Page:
Blockchain technology utilizes a distributed digital ledger to record and track information, and can be leveraged to gain transparency and certainty in transactions ranging from cryptocurrency to supply chain tracking. This blog provides information on the legal developments surrounding implementation of blockchain technology, with an initial focus on the financial services sector.
Deep learning, a subset of machine learning, has begun to migrate from hedge and prop trading firms to some large bulge bracket firms who are looking to enhance their alpha returns from trading.
In a setback for the Securities and Exchange Commission, a California federal judge has denied the SEC’s motion for a preliminary injunction against a token issuer and its founder. In SEC v. Blockvest LLC, the SEC brought an enforcement action against Blockvest and Buddy Ringgold III alleging that a private sale and subsequent presale of Blockvest tokens (“BLVs”) were illegal sales of unregistered securities.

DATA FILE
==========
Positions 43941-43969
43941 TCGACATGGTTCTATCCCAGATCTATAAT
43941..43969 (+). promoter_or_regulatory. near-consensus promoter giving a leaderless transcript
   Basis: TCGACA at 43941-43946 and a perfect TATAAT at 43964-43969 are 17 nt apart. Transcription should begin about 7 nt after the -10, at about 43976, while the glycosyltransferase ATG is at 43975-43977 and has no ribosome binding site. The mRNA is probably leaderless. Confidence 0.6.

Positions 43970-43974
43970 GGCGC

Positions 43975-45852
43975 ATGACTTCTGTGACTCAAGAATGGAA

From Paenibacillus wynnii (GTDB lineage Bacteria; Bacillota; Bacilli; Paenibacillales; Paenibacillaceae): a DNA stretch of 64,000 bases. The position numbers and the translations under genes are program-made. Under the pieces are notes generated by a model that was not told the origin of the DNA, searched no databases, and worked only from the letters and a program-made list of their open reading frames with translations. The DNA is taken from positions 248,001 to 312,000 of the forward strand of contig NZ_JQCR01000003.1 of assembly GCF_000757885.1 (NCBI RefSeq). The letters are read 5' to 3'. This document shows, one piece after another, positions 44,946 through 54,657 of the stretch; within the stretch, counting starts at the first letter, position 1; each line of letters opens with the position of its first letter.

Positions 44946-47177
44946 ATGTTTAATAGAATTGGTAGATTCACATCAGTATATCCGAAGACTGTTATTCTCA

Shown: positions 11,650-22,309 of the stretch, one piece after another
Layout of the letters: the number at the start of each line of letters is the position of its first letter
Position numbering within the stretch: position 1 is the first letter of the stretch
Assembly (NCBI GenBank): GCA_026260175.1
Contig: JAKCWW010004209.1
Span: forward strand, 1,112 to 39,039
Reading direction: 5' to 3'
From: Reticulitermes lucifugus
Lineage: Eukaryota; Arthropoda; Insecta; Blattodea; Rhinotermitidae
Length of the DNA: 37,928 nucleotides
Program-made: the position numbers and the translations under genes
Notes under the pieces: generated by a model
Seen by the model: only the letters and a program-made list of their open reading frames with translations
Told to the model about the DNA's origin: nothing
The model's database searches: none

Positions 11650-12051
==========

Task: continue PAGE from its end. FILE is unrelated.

Recent SEC enforcement action found that a digital token operated as an unregistered securities exchange. In a settlement, the token's founder agreed to disgorgement of $313,000 and a penalty of $75,000.
The SEC has launched a portal on its website to act as a clearinghouse for fintech related information.
On September 27, 2018, the Commodity Futures Trading Commission sued 1Pool Ltd. and Patrick Brunner for offering illegal leveraged, off-exchange commodity transactions to retail customers in the United States.
On September 21, 2018, Congressman Tom Emmer (R-MN), co-chair of the Congressional Blockchain Caucus, announced his plans to introduce three pieces of legislation designed to support the use and development of blockchain technology in the United States.